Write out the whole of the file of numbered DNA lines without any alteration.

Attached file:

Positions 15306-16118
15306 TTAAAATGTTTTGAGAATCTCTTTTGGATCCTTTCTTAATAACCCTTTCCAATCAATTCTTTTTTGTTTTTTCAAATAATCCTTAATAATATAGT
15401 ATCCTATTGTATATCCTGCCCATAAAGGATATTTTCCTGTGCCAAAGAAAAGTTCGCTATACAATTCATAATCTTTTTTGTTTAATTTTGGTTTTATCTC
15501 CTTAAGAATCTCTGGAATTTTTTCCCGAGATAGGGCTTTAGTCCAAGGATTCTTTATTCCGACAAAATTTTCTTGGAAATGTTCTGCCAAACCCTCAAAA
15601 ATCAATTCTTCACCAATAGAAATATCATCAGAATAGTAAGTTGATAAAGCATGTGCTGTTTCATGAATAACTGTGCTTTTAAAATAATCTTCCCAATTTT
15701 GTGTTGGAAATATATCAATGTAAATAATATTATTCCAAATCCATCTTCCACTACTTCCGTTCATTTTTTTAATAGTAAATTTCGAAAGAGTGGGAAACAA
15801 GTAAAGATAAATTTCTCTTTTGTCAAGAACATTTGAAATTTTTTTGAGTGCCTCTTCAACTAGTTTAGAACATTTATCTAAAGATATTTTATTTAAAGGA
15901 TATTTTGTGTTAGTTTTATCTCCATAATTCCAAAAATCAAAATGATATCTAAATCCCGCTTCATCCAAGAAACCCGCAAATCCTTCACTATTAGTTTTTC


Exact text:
Positions 15306-16118
15306 TTAAAATGTTTTGAGAATCTCTTTTGGATCCTTTCTTAATAACCCTTTCCAATCAATTCTTTTTTGTTTTTTCAAATAATCCTTAATAATATAGT
15401 ATCCTATTGTATATCCTGCCCATAAAGGATATTTTCCTGTGCCAAAGAAAAGTTCGCTATACAATTCATAATCTTTTTTGTTTAATTTTGGTTTTATCTC
15501 CTTAAGAATCTCTGGAATTTTTTCCCGAGATAGGGCTTTAGTCCAAGGATTCTTTATTCCGACAAAATTTTCTTGGAAATGTTCTGCCAAACCCTCAAAA
15601 ATCAATTCTTCACCAATAGAAATATCATCAGAATAGTAAGTTGATAAAGCATGTGCTGTTTCATGAATAACTGTGCTTTTAAAATAATCTTCCCAATTTT
15701 GTGTTGGAAATATATCAATGTAAATAATATTATTCCAAATCCATCTTCCACTACTTCCGTTCATTTTTTTAATAGTAAATTTCGAAAGAGTGGGAAACAA
15801 GTAAAGATAAATTTCTCTTTTGTCAAGAACATTTGAAATTTTTTTGAGTGCCTCTTCAACTAGTTTAGAACATTTATCTAAAGATATTTTATTTAAAGGA
15901 TATTTTGTGTTAGTTTTATCTCCATAATTCCAAAAATCAAAATGATATCTAAATCCCGCTTCATCCAAGAAACCCGCAAATCCTTCACTATTAGTTTTTC